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own Thalaba, ever faithful, hopeful alike in seasons of victory and of doubt, and to hear him at last raising the exultant strain of triumph, as over the disastrous retreat from Moscow :

" Witness that dread retreat,

When God and nature smote

The tyrant in his pride!
Victorious armies followed on his flight;

On every side he met
The Cossack's dreadful spear;
On every side he saw
The injured nation rise

Invincible in arms.
What myriads, victims of one wicked will,
Spent their last breath in curses on his head !

There where the soldiers' blood
Froze in the festering wound,

And nightly the cold moon
Saw sinking thousands in the snow lie down

Whom there the morning found
Stiff as their icy bed!"

The highest and most impetuous of these strains is the ode written during the negotiations with Napoleon in 1814. Since Milton's tremendous imprecation against the Papal tyranny on occasion of the Piedmontese massacre, I know of no piece of political invective equal to it. It is hurled with the force and the fire of a thunderbolt, one burst of indignation following another, and closing with an accumulation of all the deeds of blood identified with the name of him who had been at once the terror and the wonder of Europe. Let me give the opening and ending stanzas of the ode :

“Who counsels peace at this momentous hour,
When God hath given deliverance to the oppressed,

And to the injured power?
Who counsels peace when vengeance, like a flood,
Rolls on, no longer now to be repressed;

When innocent blood,
From the four quarters of the world, cries out
For justice upon one accursed head;
When Freedom hath her holy banners spread
Over all nations, now in one just cause
United ;-when, with one sublime accord,
Europe throws off the yoke abhorred,
And loyalty and faith and ancient laws

Follow the avenging sword ?

“Woe, woe to England! woe and endless shame,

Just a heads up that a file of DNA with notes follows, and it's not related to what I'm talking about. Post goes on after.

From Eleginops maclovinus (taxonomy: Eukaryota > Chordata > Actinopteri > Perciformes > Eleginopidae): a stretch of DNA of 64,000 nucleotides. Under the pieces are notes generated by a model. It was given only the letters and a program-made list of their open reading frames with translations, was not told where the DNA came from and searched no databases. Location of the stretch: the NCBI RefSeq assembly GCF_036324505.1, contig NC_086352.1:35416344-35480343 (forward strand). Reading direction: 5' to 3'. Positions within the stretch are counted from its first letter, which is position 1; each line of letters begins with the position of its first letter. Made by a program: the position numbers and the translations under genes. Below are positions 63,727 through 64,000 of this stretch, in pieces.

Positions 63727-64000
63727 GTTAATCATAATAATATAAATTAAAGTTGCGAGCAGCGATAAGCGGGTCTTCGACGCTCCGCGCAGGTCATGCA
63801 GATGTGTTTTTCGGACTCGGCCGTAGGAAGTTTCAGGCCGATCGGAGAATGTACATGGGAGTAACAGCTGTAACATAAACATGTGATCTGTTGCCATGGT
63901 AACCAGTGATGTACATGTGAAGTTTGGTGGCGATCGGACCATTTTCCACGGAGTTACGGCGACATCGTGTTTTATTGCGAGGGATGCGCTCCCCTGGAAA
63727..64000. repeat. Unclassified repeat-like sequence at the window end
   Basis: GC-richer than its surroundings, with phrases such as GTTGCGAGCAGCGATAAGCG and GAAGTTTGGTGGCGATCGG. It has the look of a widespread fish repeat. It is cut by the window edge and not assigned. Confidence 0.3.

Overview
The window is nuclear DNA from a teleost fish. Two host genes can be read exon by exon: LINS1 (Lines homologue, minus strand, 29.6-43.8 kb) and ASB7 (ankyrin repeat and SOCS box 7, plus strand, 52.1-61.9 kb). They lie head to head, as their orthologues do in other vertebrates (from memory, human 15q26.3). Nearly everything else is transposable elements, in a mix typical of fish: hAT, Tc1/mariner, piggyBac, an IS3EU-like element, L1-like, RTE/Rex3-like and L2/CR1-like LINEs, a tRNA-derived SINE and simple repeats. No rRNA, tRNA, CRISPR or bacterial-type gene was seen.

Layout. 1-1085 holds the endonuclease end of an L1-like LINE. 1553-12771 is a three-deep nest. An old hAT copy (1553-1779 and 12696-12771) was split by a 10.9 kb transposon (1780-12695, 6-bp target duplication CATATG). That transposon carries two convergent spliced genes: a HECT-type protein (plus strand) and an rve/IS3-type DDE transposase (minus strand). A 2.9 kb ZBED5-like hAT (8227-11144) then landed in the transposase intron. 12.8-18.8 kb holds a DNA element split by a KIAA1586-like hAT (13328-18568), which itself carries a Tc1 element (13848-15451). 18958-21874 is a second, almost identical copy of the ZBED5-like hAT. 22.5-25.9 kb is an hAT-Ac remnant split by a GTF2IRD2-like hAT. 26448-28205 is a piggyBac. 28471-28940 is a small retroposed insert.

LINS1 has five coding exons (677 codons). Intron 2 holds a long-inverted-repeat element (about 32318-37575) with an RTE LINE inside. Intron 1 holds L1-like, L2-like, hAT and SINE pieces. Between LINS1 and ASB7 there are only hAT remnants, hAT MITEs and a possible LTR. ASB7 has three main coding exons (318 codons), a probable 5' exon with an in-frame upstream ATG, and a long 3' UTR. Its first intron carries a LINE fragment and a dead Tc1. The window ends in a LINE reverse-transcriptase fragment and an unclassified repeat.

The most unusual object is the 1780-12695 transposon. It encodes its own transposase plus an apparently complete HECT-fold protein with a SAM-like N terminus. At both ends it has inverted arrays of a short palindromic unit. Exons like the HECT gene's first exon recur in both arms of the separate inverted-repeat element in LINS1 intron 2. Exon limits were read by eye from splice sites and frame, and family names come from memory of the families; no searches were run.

If this heroic land,
False to her feelings and unspotted fame,
Hold out the olive to the tyrant's hand !
Woe to the world if Buonaparte's throne

Be suffered still to stand !

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“ Franco! if thou lovest thine ancient fame,

Revenge thy sufferings and thy shame.
By the bones which bleach on Jaffa's beach;
By the blood which on Domingo's shore
Hath clogged the carrion-birds with gore;
By the flesh which gorged the wolves of Spain,
Or stiffened on the snowy plain

Of frozen Moscovy;
By the bodies which lie all open to the sky,
Tracking from Elbe to Rhine the tyrant's flight;

By the widows' and the orphans' cry;
By the childless parents' misery;
By the lives which he hath shed;

By the ruin he hath spread;
By the prayers which rise for curses on his head,
Redeem, O France! thine ancient fame!
Revenge thy sufferings and thy shame!

Open thine eyes! Too long hast thou been blind !
Take vengeance for thyself and for mankind!

By those horrors which the night
Witnessed when the torch's light
To the assembled murderers showed
Where the blood of Condé flowed;
By thy murdered Pichegru's fame;
By murdered Wright,-an English name;
By murdered Palm's atrocious doom;

By murdered Hofer's martyrdom;
Oh! by the virtuous blood thus vilely spilt,
The Villain's own peculiar, private guilt,--
Open thine eyes! Too long hast thou been blind !
Take vengeance for thyself and for mankind."